The Cairo Facebook Revolution: Is it Berlin 1989 or Tashkent 1991?
Wednesday, February 16th 2011
I am not an expert on the Middle East but I could not help wondering why so many commentators have likened the events in Cairo 2011 to those in Berlin 1989. The notion that somehow the revolution that is sweeping parts of the Middle East is similar to the events of the late 1980s and early 1990s in Central and Eastern Europe has gained some traction in much of the media.
This is a serious mistake based on superficial knowledge of both the Mideast and Eastern and Central Europe. Any serious study of history will point out the shortcomings in this theory. The underpinnings of democracy in Poland, the Czech Republic and Hungary for example were far more robust than those in Tunisia, Egypt and Yemen. The former three nations had previous experience with democracy, elections that actually meant something, and rule of law before communism was imposed on them by a foreign power--the USSR.
The countries of North Africa and the Middle East have had no such experience. A much better analogy might be to the new independent states of the former USSR since they too have a history absent any significant prior democratic experience. And with only one or two exceptions, these countries today have largely non-democratic governments, led mainly by their former communist rulers but under another political label--whether Russia, Uzbekistan or Turkmenistan--the communist authoritarian government has merely given way to rule by the same corrupt oligarchy but without the Communist Party ideology.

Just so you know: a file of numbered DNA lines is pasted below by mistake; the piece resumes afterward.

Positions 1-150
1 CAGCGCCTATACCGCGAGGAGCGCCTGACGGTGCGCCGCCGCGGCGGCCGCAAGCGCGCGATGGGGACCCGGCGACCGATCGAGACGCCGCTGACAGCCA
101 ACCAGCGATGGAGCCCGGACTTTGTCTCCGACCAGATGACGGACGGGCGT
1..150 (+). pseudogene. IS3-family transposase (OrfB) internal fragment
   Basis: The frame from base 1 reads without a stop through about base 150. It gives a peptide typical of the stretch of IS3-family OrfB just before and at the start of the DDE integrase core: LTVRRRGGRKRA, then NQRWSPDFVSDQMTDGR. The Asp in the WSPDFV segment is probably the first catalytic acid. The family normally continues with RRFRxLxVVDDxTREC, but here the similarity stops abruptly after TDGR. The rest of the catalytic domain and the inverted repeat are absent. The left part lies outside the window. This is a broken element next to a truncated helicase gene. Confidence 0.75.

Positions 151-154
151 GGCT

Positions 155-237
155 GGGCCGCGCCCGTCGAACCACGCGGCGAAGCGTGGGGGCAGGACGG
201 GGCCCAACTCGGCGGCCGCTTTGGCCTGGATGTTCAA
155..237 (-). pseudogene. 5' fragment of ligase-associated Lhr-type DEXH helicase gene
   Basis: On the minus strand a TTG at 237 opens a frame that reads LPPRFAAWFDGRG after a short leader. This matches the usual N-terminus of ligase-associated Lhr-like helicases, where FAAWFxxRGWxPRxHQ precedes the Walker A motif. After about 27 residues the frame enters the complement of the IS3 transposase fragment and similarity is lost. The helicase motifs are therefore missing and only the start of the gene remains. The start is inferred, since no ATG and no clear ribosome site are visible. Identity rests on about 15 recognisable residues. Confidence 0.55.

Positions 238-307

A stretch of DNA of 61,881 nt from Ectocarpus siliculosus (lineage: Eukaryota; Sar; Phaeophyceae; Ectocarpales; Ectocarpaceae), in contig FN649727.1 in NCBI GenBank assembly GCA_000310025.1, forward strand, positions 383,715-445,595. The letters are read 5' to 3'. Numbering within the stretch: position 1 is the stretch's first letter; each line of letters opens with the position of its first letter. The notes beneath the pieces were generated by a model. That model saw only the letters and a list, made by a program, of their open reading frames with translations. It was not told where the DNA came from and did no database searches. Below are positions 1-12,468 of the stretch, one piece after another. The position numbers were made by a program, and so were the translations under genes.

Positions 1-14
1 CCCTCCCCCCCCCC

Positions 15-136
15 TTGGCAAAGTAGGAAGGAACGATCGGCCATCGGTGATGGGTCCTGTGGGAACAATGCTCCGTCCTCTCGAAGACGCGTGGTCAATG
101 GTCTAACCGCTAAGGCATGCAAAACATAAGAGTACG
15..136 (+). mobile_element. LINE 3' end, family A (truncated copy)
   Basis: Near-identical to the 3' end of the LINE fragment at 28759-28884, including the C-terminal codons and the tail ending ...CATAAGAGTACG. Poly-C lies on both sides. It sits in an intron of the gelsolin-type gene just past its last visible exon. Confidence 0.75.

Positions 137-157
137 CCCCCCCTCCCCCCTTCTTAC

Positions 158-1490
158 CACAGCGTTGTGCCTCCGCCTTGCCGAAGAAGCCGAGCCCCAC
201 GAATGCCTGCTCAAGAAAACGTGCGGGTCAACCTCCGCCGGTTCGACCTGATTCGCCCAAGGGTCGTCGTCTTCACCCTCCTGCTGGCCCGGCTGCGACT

This pattern does not auger well for the future of the new "social revolutionary" states of the Middle East. I hope I am wrong in this analysis and that the social revolutions in places like Cairo will eventually lead to more democratic, representative government. Only time will tell.
P.S. And while we are exploding myths, let's take on the "it could not have happened without Facebook and Twitter." Utterly absurd--what about all the upheavals of mankind before social networking--all done with face to face communication. And could someone explain while the Internet was down--even more people came out to demonstrate than when Facebook and Twitter were operating? I grant you the initial response was encouraged by Tweets and Facebook postings but a lot of face to face interaction really brought out the numbers.